PRESIDENT-ELECT RONALD REAGAN and several of the people he wants to bring into government belong to something called the Bohemian Club, which, according to news stories out of California, is so exclusive that it does not have any women.Minorities, yes, but no women.

Besides President-elect Reagan, the club numbers among its members such people as William French Smith, the attorney general-designate, Vice President-elect George Bush and Defense Secretary-designate Caspar Weinberger. So far, Smith and Reagan have said through spokesmen that they intend to continue their membership in the club.

It now appears that the club not only discriminates against women in its membership requirements but may well discriminate against them in employment. The state of California's Fair Employment and Housing Department has charged the club with sex discrimination, claiming it refuses to hire women at its Bohemian Grove camp -- don't laugh, wealthy male executives need summer camp, too -- and that it employs only a few women at the clubhouse. A spokesman for Reagan said that he was unaware of the discrimination charges being brought against the club and would decide whether to resign or not when they are resolved. A spokesman for Smith also said he was not aware of the charges.

The history on presidents and attorneys general and their clubs is brief but enlightening. Until the early '70s, it was part of the American presidential tradition for the president to attend the annual dinner given by the Gridiron Club, an organization of distinguished journalists in Washington which limited its membership to males. In 1970, journalists both male and female picketed the dinner to protest the professional organization's discrimination against women, and presidents stopped going to the dinners until the club invited women to join.

Clubs again became an issue in 1976 when Griffin Bell was forced to resign from the white-only clubs he belonged to in Georgia before being confirmed as attorney general. He has since rejoined the clubs, which suggests that his resignation had a lot more to do with political expediency than deep moral commitment. But it was at least a gesture.

Private individuals who go into public life are often forced to give up a lot, such as their privacy and their personal control over financial assets, and you could argue here that asking them to give up their clubs would be the final straw. All that top talent belonging to the Bohemian Club might say, no, the price of public service has just become too high, and if forced to choose between their country or their club, they would choose their club. And we certainly wouldn't want that to happen.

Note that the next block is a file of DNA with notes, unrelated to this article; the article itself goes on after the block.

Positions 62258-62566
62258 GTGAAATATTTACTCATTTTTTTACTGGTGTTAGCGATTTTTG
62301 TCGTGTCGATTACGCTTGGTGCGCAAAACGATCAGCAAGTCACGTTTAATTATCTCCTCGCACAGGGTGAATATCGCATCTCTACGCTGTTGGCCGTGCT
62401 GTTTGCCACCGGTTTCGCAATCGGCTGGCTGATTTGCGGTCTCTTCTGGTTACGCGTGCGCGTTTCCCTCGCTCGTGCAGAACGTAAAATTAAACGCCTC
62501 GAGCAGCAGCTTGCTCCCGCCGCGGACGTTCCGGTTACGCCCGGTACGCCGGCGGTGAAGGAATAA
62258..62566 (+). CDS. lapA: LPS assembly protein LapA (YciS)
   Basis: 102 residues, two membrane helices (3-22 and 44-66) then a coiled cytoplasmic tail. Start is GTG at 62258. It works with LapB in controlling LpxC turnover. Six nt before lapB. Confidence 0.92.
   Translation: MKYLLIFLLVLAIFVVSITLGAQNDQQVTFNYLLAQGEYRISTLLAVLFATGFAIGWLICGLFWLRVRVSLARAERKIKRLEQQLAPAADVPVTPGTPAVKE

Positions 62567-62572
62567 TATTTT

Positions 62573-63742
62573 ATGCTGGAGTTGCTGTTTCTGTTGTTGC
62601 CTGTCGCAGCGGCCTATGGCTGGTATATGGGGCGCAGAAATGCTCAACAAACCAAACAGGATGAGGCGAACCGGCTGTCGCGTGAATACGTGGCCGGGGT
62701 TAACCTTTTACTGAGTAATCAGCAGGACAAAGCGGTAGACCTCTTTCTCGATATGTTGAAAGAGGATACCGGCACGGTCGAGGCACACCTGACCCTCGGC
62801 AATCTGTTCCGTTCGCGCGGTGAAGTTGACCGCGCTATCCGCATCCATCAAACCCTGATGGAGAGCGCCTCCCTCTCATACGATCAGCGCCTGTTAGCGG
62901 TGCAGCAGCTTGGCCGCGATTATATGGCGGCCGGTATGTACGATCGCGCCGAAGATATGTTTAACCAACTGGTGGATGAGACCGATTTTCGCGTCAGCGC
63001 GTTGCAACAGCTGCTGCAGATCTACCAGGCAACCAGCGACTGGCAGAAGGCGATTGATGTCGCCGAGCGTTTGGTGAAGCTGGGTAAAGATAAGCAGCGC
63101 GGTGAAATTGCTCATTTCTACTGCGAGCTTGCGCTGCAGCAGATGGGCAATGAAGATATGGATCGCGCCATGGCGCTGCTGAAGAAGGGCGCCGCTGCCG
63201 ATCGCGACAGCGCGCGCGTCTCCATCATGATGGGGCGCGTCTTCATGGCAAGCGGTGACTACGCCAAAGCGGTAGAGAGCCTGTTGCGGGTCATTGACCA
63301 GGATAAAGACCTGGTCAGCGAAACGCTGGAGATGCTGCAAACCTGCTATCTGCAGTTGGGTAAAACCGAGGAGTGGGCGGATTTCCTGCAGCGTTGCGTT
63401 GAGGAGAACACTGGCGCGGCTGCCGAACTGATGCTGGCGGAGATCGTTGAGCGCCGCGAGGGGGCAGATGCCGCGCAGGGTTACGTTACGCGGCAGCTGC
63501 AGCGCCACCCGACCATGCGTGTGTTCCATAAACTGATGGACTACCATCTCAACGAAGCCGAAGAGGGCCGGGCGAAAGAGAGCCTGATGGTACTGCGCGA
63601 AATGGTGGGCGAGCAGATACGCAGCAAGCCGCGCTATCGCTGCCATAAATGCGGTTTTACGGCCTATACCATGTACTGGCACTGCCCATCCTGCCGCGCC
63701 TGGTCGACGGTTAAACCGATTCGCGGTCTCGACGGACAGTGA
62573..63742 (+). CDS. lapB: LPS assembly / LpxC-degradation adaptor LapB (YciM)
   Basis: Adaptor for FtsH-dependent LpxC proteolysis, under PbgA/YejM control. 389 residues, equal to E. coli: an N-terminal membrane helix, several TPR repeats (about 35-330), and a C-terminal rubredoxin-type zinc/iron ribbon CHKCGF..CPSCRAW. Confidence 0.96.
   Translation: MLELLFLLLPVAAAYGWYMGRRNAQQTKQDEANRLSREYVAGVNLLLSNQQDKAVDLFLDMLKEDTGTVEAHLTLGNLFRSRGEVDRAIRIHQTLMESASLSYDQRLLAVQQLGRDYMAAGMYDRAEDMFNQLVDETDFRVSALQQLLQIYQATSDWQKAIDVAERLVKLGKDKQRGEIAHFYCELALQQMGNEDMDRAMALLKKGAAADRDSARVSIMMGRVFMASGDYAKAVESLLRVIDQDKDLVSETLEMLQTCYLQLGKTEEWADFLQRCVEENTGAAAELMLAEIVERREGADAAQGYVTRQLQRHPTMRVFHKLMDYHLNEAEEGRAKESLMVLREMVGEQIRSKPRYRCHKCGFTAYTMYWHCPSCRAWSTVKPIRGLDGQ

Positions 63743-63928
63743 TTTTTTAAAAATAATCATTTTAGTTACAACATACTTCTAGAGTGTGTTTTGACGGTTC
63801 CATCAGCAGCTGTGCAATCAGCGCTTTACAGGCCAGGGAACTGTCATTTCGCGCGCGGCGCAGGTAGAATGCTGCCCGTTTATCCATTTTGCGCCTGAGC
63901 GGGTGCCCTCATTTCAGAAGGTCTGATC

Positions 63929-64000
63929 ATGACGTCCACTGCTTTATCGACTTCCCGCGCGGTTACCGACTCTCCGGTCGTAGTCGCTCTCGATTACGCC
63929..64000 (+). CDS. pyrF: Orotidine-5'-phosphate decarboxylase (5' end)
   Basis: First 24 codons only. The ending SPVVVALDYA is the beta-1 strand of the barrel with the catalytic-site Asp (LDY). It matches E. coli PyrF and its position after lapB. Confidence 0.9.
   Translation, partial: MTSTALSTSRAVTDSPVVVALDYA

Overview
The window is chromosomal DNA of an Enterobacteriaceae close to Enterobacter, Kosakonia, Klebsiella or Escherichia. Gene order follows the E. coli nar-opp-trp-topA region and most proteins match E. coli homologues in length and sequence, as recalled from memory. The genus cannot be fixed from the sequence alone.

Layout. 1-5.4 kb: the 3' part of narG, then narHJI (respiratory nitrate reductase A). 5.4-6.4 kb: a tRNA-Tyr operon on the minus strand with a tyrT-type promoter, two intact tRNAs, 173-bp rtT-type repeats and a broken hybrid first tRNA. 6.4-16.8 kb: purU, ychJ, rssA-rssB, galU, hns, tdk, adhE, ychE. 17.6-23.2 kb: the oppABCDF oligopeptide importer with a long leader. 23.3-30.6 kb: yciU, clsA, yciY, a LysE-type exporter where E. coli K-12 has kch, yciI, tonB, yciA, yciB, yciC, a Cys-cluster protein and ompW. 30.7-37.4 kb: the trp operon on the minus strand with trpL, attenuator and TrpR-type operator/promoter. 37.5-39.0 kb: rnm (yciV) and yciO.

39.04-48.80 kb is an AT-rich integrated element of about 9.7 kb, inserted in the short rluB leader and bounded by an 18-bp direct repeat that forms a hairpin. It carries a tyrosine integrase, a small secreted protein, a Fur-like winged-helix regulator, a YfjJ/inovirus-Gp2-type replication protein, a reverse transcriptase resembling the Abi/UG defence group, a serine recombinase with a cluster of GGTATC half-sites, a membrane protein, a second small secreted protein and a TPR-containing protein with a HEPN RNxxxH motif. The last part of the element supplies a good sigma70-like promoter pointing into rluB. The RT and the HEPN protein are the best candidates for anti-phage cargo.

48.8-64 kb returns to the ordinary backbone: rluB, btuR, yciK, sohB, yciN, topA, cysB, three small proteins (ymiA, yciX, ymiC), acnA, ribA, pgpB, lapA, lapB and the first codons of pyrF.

But let us, for the sake of argument, look at what it means when highly visible public officials belong to exclusionary clubs. What kind of signals are we getting from an attorney general who belongs to clubs that discriminate against blacks, Jews or women? With Griffin Bell, his membership told us that he didn't see anything wrong with a club that purposefully excluded an entire group of people from membership solely because of their race. If he doesn't see anything wrong with that, then just what can we expect from him when he is in charge of the department that enforces civil righs legislation?

With Smith and Reagan, the issue changes only slightly. They are members of a club that not only excludes people from membership solely on the basis of sex, which is not against the law, but also may well discriminate against women in hiring and promotion, which is against the law. Smith and Reagan are both saying they weren't aware of this, which tells us that they not only see nothing wrong with excludig women from the club but also are so unawre of this as a consideration that it never even crossed their minds that all those male bartenders and waiters and so forth might not be there solely because the club couldn't find any qualified female "help." What kind of enthusiasm and vigor will be brought to the task of enforcing existing equal rights legislation from men who, in their private lives, pay money to belong to a posh organization that excludes women?

Smith said he views his membership in the club as a "minor matter," and in and of itself, it certainly is. But we have arrived at a consensus in this country that we want to have equality before the law for women -- even though we are deeply divided about how to do it -- and Smith and Reagan are taking on jobs in which they are expected to be interested in such matters. By staying in the club, they are sending one kind of signal about their understanding of equal rights. By getting out, they could have sent another.

As Griffin Bell showed, it's the gesture that counts.